A Decade of Partnership with a Lasting Legacy

    • July 15, 2015

After 10 years of extraordinary, unprecedented work in bringing together local nursing and philanthropic leaders to strengthen the nursing workforce and advance the nursing profession in their own communities, Partners Investing in Nursing’s Future (PIN) came to a close at the end of June.

The legacy of PIN, launched in 2005 by the Robert Wood Johnson Foundation (RWJF) and the Northwest Health Foundation (NWHF), includes not only the past achievements of 61 partnerships in 37 states and the Pacific Islands. It also includes the future promise of relationships forged while taking on some of the toughest challenges facing the nursing workforce in five primary areas: diversity; public health; geriatric and long-term care; collaboration and leadership; and faculty development and educational infrastructure.

“PIN’s accomplishments are even greater than the sum of those 61 parts,” said RWJF Senior Program Officer Maryjoan Ladden, PhD, RN, FAAN. “PIN also has transformed the field of nursing by developing nurse leaders and helping nurses learn to raise funds, build coalitions and in other ways engage outside of their field. The bridges PIN built between nursing and other communities will endure long after the project ends.”

Seeded with initial grants to local foundations, PIN partnerships expanded over the life of the project, growing to involve nearly 140 foundations and more than 300 funding partners, including hospitals and health systems, workforce investment agencies, economic development programs, banks, private industry, individuals and others. PIN partnerships collectively collaborated with more than 500 partners and leveraged $12.5 million in grants by RWJF with more than $17.5 million in local matching funds.

“The new relationships between nurses and the philanthropic community have been especially valuable, laying groundwork for the Future of Nursing: Campaign for Action and helping make it the success that it is,” Ladden said. “Through the Campaign and in countless other ways, PIN will pay dividends to the nursing field and the country for years to come.”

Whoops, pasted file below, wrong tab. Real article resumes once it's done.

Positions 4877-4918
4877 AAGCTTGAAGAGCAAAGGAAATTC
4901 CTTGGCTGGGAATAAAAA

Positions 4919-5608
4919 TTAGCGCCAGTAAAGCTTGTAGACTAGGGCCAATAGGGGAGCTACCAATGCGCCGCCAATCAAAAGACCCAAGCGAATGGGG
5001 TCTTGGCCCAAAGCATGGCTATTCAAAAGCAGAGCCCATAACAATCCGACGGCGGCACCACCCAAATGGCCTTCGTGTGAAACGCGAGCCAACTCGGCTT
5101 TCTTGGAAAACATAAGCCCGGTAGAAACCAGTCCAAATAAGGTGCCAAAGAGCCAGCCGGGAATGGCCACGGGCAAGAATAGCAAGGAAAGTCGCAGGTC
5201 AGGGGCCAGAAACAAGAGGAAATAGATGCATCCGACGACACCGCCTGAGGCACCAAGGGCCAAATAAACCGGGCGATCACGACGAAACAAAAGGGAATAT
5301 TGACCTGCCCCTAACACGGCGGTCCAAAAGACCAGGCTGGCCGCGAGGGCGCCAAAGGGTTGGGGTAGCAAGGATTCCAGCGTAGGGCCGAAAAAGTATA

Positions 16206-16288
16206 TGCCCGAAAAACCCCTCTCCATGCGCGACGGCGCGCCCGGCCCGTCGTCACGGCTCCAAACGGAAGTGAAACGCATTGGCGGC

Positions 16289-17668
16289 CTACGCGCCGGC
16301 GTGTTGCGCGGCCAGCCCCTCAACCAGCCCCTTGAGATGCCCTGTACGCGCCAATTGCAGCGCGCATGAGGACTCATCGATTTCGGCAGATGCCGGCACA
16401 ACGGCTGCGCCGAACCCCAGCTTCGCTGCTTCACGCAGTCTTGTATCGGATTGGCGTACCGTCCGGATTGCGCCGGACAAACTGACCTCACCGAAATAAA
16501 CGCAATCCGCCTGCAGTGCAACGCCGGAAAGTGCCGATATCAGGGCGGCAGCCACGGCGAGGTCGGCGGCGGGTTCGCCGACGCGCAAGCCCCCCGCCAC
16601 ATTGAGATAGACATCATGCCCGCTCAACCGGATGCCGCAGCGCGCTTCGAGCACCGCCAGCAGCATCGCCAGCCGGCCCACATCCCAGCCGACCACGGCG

Most of PIN’s multi-year partnerships, spanning six cohorts, launched between 2006 and 2011. They were inspired by the program’s innovative structure, through which PIN provided grants, technical support and other resources to teams that engaged local philanthropies and other funding partners to match the RWJF grants and join in the work. This approach pushed nurses out of their silos and encouraged them to hone new skills, such as getting stakeholders on board, developing accessible messages, building effective coalitions and more.

“We are immensely proud that we maintained our momentum through a great recession, kept our eyes on the prize as the health care and nursing landscapes changed, and engaged so many new and diverse partners to make a tangible impact on nursing and health care,” said NWHF President and CEO Nichole Maher, MPH. “We are convinced that what has made PIN so extraordinary is the people—and the partnerships between nursing and philanthropic, business, governmental, and other partners in communities, states and even territories.”

Sharing PIN’s Lessons

Ladden added that “the PIN model has enormous value for other fields, and we take very seriously our responsibility to share the lessons we have learned.” Accordingly, PIN’s website will remain online as a permanent resource. Materials archived there include the PIN Legacy Compendium, featuring highlights from each of the 61 partnerships, three in-depth project case studies and a map depicting the reach of the PIN partners.

PIN also commissioned inspiring, educational videos, including a program overview and two partner-specific videos—one focused on the 2006 Michigan partnership, Nursing for Life in Michigan: RN Career Transition Program, and the other focused on the 2011 Massachusetts/Rhode Island partnership, Building a Regional Institute for Inter-Professional Education.

Additionally, RWJF featured a series of blog posts on the legacy of PIN, highlighting perspectives on the program’s work in Arkansas, New Hampshire, New York, North Carolina and the Pacific Islands.

For a comprehensive look at PIN, read Ladden and Maher’s article “A Transformative Program, Ahead of Its Time,” in the November-December 2014 issue of the journal Nursing Outlook or read “Round Six Of Partners Investing In Nursing’s Future: Implications For The Health Sector, Policy Makers, And Foundations” in the July 2015 issue of Health Affairs.